Hot search keywords

Hot search keywords Breaks New Grounds With China’s CBDC Involvement

The proposed testing of China’s central bank digital currency (CBDC) in Suzhou is going to involve the fintech arm of accepting digital yuan as payment for some products on its online mall, the Chinese e-commerce company has said.

JD Digits will participate in the Suzhou programme put together by the municipal government and the People’s Bank of China for 200 digital yuan “red envelopes” to be issued to 100,000 consumers selected through a lottery, Reuters reports citing a post on the company’s official WeChat account.

The Dec. 11 giveaway of digital yuan – cash vouchers worth 20 million yuan in total – to citizens of Suzhou, near Shanghai, will be the second experimentation after Shenzhen. It is meant to see whether the platform can handle digital yuan payments successfully and under pressure as Dec. 12 — or “Double 12” — approaches when orders are usually high as online retailers offer steep discounts to shoppers.

First online platform for China’s CBDC emerges
The confirmation suggests that would become the first virtual platform to accept China’s digital currency, a plus considering it is China’s second-biggest online retailer after Alibaba.

China recently had a fallout with Alibaba Group’s Ant Financial despite its founder, Jack Ma, having earlier hinted on how digital currency stands to redefine the future financial system and the role China could play in it. The company’s planned IPO – which could have seen it be the largest in the world – was later questioned by regulators in China and subsequently suspended.

Nonetheless, with’s participation in the pilot, it is a probable indication that Tencent’s WeChat and Alibaba’s Ant Group, China’s leading digital payment companies, will find their way in too.

Draws attention to related developments
Though details are still sketchy at this time, having been involved in the blockchain space including running a native chain for its platform, could mean a lot for payments and its entanglement with the distributed ledger technology in China.’s involvement would contribute to the looming global digital currency discourse that would likely arise as Facebook’s venture into the cryptocurrency space is back in the news with its Libra now-turned Diem.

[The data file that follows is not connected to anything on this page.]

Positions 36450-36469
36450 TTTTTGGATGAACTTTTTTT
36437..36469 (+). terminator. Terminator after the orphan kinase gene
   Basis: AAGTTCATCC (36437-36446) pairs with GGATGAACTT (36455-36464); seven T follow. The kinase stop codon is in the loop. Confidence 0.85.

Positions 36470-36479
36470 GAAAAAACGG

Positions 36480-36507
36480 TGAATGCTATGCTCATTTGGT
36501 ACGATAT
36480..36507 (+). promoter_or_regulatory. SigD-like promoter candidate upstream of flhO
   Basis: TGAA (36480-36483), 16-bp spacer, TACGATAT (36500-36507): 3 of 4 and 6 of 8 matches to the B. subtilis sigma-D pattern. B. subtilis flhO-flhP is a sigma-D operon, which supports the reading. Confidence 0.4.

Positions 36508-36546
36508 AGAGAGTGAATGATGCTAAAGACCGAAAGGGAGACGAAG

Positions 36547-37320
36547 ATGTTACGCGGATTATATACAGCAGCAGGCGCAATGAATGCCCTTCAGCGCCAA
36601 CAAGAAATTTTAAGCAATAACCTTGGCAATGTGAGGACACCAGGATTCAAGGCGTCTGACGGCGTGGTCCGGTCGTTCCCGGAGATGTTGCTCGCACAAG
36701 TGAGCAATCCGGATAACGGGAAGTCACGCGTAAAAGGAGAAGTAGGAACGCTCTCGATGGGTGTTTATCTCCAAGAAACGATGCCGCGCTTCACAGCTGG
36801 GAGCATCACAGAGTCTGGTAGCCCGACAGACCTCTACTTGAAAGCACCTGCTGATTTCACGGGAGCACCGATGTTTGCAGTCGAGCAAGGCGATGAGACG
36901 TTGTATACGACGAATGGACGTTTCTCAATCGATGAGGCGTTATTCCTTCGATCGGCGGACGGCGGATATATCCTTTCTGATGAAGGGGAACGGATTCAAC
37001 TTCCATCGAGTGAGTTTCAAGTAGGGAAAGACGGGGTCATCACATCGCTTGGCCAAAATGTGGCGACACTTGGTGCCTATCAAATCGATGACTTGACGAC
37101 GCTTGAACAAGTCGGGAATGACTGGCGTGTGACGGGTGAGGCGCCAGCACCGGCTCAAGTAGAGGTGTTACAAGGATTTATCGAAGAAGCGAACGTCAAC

The social media platform shook the global stage when it proposed the release of its Libra stablecoin about two years ago (though hasn’t materialised) and got many countries on their toes wíth the desire to issue their own digital currency. Now, as it proposes a January 2021 launch following the name change, it is not clear what impact it would have on global discussions surrounding countries’ CBDC drive.

While more could still come, the US has already introduced a bill requiring stablecoin issuers to have a bank charter. The Stablecoin Tethering and Bank Licensing Enforcement (STABLE) Act seeks to focus on regulating stablecoins such as Diem, its promoters say.

“Digital currencies, whose value is permanently pegged to or stabilized against a conventional currency like the dollar, pose new regulatory challenges while also represent a growing source of the market, liquidity, and credit risk,” their release states.

Meanwhile, the Chief Executive of the Hong Kong Monetary Authority, Eddie Yue, noted that they and the Digital Currency Institute of the PBoC have been ”discussing the technical pilot testing of using e-CNY” for making cross-border payments. He adds that since the renminbi is already in use in Hong Kong, hence the e-CNY is like cash in circulation to bring greater convenience to users.

Please sign in first